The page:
Rome — Pope Francis has ordered a "thorough study of the entire documentation" present in the Vatican's archives regarding now disgraced ex-cardinal Theodore McCarrick, in a move the Catholic Church's central command said is meant to "ascertain all the relevant facts."
In its first statement on the McCarrick scandal since one of its former ambassadors alleged a decades-long, systemic cover-up of allegations that the prelate was abusing seminarians, the Vatican also appeared to acknowledge that some of the archival material might reveal errors in judgment.
"The Holy See is conscious that, from the examination of the facts and of the circumstances, it may emerge that choices were taken that would not be consonant with a contemporary approach to such issues," said the Oct. 6 statement, released by the Vatican press office but described unusually as "from the Holy See."
Quoting from one of the talks Francis gave during his 2015 visit to the United States, the statement continued: "We will follow the path of truth wherever it may lead."
"Both abuse and its cover-up can no longer be tolerated," it said. "A different treatment for Bishops who have committed or covered up abuse ... represents a form of clericalism that is no longer acceptable."
The statement did not mention by name the allegations made by the former ambassador, Archbishop Carlo Vigano, but did reference "other accusations" made against McCarrick since his unprecedented July resignation from the College of Cardinals.
Vigano's allegations, released Aug. 26 as Francis was visiting Ireland, rocked the global Catholic Church. In an 11-page document, the former ambassador to the U.S. named dozens of former and current high-level Vatican officials as covering up for McCarrick.
The Italian archbishop also claimed that Pope Benedict XVI had imposed sanctions on McCarrick in 2009 or 2010 and that Francis had ignored or dispensed the prelate from those sanctions.
Vigano did not provide any evidence for his allegations. His document was also laced with ideological claims, and has since been revealed to have been drafted with the help of several right-wing figures in the church.
In the weeks since release of the bombshell letter, much focus has been on how and if the Vatican would respond. The Oct. 6 statement does not specifically address any of Vigano's claims, but said the pope is renewing "his pressing invitation to unite forces to fight against the grave scourge of abuse within and beyond the Church."
McCarrick, aged 88, led the Catholic communities in Metuchen, New Jersey, and Newark, New Jersey, before being appointed as archbishop of Washington by Pope John Paul II in 2000. Beyond his retirement in 2006 he was an influential advisor of popes and presidents, and frequently traveled the world in advance of various humanitarian causes.
But in a series of shocking announcements in June, the archdioceses of New York, Newark, and Washington and the diocese of Metuchen revealed that McCarrick had been ordered by the Vatican to step down from active ministry after an allegation of sexual abuse was found "credible and substantiated."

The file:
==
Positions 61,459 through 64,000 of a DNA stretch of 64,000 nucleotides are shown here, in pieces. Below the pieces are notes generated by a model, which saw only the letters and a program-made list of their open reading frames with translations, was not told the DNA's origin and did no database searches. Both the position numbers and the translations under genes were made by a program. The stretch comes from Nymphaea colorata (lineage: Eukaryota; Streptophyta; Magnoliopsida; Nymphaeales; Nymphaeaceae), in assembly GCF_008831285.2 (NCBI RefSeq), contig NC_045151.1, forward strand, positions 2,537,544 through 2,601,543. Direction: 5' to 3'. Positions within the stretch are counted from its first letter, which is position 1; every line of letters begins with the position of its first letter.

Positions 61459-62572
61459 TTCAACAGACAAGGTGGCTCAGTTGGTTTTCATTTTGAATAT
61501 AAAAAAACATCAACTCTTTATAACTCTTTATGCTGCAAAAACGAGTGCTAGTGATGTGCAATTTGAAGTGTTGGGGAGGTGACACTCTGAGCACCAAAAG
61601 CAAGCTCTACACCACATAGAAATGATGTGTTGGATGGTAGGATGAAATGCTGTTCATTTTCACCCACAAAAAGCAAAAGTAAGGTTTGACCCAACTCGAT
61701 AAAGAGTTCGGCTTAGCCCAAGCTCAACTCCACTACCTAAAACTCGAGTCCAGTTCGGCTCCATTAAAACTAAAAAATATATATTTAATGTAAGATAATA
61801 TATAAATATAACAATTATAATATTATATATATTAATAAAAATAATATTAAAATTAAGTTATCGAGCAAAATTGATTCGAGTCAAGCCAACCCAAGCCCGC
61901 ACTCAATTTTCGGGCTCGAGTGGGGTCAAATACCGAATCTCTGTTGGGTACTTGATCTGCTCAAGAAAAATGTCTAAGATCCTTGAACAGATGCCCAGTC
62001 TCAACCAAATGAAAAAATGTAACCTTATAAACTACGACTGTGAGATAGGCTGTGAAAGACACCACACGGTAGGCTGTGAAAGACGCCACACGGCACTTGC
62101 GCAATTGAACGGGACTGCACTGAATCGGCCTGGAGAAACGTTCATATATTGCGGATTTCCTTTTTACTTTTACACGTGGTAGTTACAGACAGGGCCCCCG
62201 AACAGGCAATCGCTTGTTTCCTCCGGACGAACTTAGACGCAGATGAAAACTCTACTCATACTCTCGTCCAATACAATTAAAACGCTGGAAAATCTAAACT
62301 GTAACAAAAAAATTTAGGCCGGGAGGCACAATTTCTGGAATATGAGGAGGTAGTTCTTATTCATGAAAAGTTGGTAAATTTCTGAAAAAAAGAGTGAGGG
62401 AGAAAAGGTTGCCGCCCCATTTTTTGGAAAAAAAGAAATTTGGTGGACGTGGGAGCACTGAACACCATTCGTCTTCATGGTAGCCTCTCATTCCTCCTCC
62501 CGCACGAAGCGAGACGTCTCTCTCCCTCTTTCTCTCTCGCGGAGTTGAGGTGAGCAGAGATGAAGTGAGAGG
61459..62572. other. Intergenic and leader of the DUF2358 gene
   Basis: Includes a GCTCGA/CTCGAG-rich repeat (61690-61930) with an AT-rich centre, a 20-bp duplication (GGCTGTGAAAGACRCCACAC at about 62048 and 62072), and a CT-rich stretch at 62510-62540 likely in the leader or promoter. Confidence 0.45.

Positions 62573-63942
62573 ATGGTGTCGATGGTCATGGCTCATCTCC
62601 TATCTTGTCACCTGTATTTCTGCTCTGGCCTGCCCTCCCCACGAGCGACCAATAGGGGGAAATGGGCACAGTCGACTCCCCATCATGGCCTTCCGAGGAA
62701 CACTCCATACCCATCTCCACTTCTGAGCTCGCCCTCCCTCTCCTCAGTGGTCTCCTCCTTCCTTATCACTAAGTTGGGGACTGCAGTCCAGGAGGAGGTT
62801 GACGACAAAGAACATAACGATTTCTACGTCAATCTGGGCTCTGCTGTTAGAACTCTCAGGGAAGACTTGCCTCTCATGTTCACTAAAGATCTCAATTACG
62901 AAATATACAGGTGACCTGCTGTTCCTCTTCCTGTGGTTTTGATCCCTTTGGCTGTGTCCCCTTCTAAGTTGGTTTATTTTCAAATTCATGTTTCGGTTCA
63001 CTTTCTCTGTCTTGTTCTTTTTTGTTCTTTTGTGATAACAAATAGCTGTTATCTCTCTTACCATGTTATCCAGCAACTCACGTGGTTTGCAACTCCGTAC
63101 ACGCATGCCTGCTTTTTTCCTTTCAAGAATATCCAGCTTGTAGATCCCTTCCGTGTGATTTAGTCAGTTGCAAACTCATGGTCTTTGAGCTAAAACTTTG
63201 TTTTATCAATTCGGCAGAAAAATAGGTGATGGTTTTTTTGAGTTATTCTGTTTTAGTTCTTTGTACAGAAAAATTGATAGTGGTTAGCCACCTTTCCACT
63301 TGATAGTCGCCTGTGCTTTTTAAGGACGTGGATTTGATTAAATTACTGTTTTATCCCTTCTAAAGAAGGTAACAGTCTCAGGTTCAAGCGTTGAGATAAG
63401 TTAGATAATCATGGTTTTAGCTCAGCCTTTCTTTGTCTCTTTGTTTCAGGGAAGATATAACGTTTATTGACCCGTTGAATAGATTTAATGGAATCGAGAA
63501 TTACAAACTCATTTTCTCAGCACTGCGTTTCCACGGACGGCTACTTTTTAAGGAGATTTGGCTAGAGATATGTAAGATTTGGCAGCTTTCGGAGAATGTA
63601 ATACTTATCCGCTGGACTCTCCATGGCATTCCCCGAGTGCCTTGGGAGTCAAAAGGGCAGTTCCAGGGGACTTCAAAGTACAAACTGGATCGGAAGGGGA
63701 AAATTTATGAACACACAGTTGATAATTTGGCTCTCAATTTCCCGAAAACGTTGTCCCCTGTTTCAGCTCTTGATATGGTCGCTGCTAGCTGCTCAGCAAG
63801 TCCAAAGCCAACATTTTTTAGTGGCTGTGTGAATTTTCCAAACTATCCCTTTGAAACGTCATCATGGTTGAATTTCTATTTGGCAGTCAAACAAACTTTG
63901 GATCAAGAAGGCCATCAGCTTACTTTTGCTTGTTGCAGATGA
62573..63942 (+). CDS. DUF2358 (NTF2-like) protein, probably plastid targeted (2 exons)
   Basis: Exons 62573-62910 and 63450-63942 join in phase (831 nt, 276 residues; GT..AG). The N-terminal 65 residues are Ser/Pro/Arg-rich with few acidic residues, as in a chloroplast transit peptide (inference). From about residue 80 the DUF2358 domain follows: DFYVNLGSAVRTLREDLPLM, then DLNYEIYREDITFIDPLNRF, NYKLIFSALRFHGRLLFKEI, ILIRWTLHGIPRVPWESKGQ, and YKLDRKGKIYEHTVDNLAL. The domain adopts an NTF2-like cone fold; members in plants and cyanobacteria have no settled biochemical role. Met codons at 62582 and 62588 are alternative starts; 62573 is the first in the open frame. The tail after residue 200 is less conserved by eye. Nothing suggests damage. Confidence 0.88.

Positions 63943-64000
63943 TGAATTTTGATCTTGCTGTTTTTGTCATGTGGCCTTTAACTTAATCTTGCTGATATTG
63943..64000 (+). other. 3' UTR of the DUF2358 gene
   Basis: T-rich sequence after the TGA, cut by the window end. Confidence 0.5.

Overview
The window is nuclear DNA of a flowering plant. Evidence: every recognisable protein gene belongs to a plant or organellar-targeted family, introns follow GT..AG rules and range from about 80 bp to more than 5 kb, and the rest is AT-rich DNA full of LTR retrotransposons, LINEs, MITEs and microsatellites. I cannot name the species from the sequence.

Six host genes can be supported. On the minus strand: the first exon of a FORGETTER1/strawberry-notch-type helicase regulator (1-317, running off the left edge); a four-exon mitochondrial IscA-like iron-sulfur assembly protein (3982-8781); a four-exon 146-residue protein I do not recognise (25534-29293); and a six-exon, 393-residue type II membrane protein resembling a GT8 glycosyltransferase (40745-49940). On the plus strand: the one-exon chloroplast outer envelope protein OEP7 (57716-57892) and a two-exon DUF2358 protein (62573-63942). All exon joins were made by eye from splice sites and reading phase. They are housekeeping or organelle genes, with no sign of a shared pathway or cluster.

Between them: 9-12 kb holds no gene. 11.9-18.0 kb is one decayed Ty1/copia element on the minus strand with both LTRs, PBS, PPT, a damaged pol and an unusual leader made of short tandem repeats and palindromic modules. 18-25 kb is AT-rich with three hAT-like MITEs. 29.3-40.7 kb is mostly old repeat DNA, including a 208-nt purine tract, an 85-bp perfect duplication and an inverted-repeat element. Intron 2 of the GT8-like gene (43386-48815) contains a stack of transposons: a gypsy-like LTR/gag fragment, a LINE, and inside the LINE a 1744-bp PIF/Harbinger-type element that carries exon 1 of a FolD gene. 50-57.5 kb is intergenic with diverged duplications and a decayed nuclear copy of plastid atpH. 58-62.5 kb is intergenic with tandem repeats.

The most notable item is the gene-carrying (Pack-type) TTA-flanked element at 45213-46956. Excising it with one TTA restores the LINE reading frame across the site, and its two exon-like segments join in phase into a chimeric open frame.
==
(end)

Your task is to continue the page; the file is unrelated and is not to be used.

The Oct. 6 statement revealed for the first time that the New York Archdiocese had informed the Vatican about an accusation against McCarrick in September 2017.
"The Holy Father ordered a thorough preliminary investigation into this, which was carried out by the Archdiocese of New York, at the conclusion of which the relative documentation was forwarded to the Congregation for the Doctrine of the Faith," said the release.
The statement added that the conclusions of the investigation into the ex-cardinal's behavior would be made public "in due course."
The Washington archdiocese announced last week that McCarrick had been moved out of the DC area to a friary in Kansas. The prelate has been ordered by Francis to lead a life of prayer and penance and is expected to undergo a canonical trial.
More details about the retired archbishop's abuse of young men over decades emerged after his removal from ministry in June, with news reports including revelations of sexual misconduct with two seminarians and 20 years of abuse of a boy that started when the child was 11 years old.
The now former cardinal served as the first bishop of Metuchen from 1981-86, as archbishop of Newark from 1986-2000 and as archbishop of Washington from 2000 until his 2006 retirement.
John Paul II appointed McCarrick to the College of Cardinals in 2001, and he participated in the conclave that elected Pope Benedict XVI in 2005.
Many have raised questions about how the prelate continued to rise through the ranks of the church, and if others in authority were aware of the allegations being made against him.
The U.S. bishops' conference has asked Francis to consider conducting a special investigation, known as an apostolic visitation, into McCarrick's career. It is unclear if that inquiry is going forward.
In a Sept. 19 statement, the U.S. bishops announced they had approved the creation of a "third-party reporting system" to report future allegations of abuse by prelates, but did not detail exactly how that system would function or who would evaluate complaints once they were received.
The prelates are expected to discuss the McCarrick scandal at greater length during their annual meeting, to be held in Baltimore Nov. 12-14.
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